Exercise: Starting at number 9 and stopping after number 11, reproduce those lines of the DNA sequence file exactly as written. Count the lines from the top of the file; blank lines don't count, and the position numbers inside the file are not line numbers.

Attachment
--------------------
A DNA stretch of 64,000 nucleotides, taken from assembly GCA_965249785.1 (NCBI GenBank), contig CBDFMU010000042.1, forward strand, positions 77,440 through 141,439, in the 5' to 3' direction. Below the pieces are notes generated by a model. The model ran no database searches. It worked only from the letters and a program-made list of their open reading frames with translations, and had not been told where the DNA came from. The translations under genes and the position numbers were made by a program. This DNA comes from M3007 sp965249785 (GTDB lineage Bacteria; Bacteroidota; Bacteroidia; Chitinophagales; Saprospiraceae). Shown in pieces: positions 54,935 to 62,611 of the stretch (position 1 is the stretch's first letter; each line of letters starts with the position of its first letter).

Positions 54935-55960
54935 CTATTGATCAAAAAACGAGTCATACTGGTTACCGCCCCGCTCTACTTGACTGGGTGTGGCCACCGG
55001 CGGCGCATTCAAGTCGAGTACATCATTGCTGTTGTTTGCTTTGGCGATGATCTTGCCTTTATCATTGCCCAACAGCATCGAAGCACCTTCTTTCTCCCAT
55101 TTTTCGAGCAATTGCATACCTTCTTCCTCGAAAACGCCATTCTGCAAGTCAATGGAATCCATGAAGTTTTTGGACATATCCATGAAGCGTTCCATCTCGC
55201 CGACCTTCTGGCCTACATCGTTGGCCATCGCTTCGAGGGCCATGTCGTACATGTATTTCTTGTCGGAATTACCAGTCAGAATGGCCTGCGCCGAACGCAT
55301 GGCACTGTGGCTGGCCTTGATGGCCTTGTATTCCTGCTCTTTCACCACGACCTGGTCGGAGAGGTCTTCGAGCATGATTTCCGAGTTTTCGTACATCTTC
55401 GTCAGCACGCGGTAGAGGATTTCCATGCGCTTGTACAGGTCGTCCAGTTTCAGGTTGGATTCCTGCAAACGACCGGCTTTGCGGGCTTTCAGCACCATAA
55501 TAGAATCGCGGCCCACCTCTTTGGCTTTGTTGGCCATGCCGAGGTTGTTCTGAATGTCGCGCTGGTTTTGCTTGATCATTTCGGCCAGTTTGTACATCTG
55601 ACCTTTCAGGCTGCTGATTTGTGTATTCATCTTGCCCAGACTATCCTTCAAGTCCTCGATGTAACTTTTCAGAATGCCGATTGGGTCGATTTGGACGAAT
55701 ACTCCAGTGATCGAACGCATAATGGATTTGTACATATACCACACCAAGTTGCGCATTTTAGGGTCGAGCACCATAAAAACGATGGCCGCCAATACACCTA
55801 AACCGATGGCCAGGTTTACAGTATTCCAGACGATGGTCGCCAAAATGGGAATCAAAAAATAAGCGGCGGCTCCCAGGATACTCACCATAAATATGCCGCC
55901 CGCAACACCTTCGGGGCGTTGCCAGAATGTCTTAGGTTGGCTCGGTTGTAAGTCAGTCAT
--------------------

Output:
55501 TAGAATCGCGGCCCACCTCTTTGGCTTTGTTGGCCATGCCGAGGTTGTTCTGAATGTCGCGCTGGTTTTGCTTGATCATTTCGGCCAGTTTGTACATCTG
55601 ACCTTTCAGGCTGCTGATTTGTGTATTCATCTTGCCCAGACTATCCTTCAAGTCCTCGATGTAACTTTTCAGAATGCCGATTGGGTCGATTTGGACGAAT
55701 ACTCCAGTGATCGAACGCATAATGGATTTGTACATATACCACACCAAGTTGCGCATTTTAGGGTCGAGCACCATAAAAACGATGGCCGCCAATACACCTA